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3. Software tools for document creation

3.1. DocBook

There are times for Web-based documentation, and there are times for physical paper documents. Good Web-based information is the way most people operate nowadays. On the other hand, if the power is off in the server room, you probably don't want to rely on Web-based documentation for the procedure on bringing up servers.

3.1.1. Why DocBook?

The DocBook system gives you the best of both worlds and has these advantages:

  • The document exists in a single form that is automatically translated into both Web pages and a paper document.

  • To write a document in DocBook, the author doesn't have to worry about exactly how it is presented, just the structure of the document (paragraphs, sections, bullet lists, and so forth).

To learn DocBook, see these TCC documents:

Another advantage of DocBook is that all the documents created with it will bear the official TCC logo, and use consistent fonts and layout conventions, so that documents written by different authors will still look like they came from the same organization.

One of the chief duties of the documentation staff is to customize the local presentation of DocBook documents, both in Web and print form, to make them more useable and attractive.

Some people say, why do we need a separate print form? Why can't we just use the print function in our browser to print the web pages? That may work for very short documents, but longer documents need a lot of navigational features to help the reader find their way around:

  • The table of contents of a document shows the overall structure of the document so the reader can decide what parts are relevant, and jump straight to those parts.

  • Cross-references are vital in larger works. For example, a document describing how to build a graphical user interface should have a section on color, so that all the other sections that discuss how to specify colors can refer to it.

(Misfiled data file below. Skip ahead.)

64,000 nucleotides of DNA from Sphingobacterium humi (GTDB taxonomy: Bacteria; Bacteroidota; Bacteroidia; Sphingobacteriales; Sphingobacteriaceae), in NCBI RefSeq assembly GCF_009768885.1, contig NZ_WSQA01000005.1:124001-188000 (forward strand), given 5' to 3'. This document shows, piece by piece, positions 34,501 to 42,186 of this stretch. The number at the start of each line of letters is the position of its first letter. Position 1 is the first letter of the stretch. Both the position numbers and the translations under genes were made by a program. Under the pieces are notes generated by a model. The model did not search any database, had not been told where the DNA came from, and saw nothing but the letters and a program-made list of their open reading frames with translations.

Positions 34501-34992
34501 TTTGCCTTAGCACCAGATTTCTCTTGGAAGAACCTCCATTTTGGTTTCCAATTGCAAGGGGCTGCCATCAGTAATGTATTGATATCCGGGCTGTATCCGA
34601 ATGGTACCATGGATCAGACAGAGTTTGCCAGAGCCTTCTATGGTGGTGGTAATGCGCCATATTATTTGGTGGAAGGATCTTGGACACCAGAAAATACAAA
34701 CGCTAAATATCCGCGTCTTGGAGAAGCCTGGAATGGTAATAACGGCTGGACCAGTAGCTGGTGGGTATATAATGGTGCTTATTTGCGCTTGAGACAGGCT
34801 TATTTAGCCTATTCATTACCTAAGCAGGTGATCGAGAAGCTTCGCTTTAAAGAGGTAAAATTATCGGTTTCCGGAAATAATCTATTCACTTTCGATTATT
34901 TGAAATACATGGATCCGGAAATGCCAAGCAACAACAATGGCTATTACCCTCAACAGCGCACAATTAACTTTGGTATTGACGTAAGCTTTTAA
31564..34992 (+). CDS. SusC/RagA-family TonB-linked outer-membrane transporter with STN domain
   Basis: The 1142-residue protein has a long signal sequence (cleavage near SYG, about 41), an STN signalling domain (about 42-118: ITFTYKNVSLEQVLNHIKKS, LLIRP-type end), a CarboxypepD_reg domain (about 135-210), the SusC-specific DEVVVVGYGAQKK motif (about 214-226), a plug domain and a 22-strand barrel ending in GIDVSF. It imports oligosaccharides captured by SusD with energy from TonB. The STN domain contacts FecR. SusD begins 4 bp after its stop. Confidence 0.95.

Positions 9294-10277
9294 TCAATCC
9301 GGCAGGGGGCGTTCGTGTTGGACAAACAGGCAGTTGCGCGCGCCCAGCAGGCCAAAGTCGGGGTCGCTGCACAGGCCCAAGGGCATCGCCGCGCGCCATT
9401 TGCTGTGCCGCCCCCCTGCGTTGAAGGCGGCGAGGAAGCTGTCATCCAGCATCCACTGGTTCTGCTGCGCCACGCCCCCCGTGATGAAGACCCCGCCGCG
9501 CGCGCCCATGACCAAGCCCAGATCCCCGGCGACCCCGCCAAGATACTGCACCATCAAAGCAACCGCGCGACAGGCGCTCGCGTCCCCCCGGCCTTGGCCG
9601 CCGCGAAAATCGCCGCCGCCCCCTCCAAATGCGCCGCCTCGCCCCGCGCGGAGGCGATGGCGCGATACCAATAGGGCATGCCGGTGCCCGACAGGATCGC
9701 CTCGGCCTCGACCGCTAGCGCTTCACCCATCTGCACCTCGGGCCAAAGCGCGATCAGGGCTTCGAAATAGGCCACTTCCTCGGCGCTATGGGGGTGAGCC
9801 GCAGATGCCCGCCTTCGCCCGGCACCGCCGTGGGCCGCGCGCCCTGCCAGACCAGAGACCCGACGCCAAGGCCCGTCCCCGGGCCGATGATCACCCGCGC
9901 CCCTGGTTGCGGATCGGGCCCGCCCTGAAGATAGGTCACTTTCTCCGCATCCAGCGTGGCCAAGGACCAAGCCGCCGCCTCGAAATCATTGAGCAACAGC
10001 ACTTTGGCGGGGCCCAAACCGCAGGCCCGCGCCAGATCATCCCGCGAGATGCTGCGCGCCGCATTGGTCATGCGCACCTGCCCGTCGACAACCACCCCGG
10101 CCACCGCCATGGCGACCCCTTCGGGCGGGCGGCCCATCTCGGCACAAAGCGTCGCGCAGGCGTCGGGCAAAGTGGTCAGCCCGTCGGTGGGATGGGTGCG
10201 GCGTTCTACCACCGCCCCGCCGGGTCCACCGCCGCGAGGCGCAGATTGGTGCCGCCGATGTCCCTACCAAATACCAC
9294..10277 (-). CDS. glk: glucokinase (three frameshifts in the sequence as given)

• An index is a good idea for book-length documents.

All these features need a way for part of a document to point at some other part. In a Web document, we can use links. But a proper print document should have page numbers, and the table of contents, cross-references and index should use those page numbers. Printing from a browser won't do that.

Using DocBook, the author specifies the cross-references directly in the document, and doesn't even worry about the table of contents or index. When the document is written, it can be translated mechanically into both forms, with links holding the Web form together and the print form structured with page numbers. In either case, the table of contents and index are generated automatically.

3.1.2. Local customization of DocBook

The customization of both Web page and PDF files generated from DocBook documents is controlled by a local customization layer built on top of Norman Walsh's Modular Style Sheets. This customization layer is currently located in directory /u/www/docs/tcc/doc/docbook42xep. The root file is tcc_html.xsl for HTML, tcc_fo.xsl for the print route. Many style features of DocBook web pages use CSS, referring to file “tcc/docbook.css”.

The XSLT code for the customization layer is available in a literate exposition: see Customization of the DocBook XSL stylesheets for the TCC.

We currently have two DocBook systems in place. The one mentioned above is the production version. It uses a proprietary program named XEP to create the final PDF version of DocBook documents. We don't currently have to pay for XEP, having gotten a free academic license. However, if they ever get too expensive, we may have to fall back to the inferior open-source equivalent FOP. Documentation for this system lives in tcc/doc/docbook42/.

These documents are essential to anyone who wants to understand or modify our customization layer:

  • XSLT, for Extended Stylesheet Language Transforms, is the language used in the stylesheets. A good reference is XSLT by Doug Tidwell (O'Reilly, ISBN 0596000537). The official TCC publication XSLT Reference will help you remember XSLT's features once you've learned the language.

  • DocBook XSL Stylesheet Reference Documentation by Norman Walsh. This is a fairly skeletal introduction to obtaining, installing and customizing the style sheets.

  • DocBook XSL: The Complete Guide by Bob Stayton. This is now available as a published book from Sagehill Enterprises, ISBN 0974152110. The TCC purchased a license for the PDF version of this book, and there is a ring-bound hardcopy. This book is absolutely essential for anyone doing serious customization of DocBook.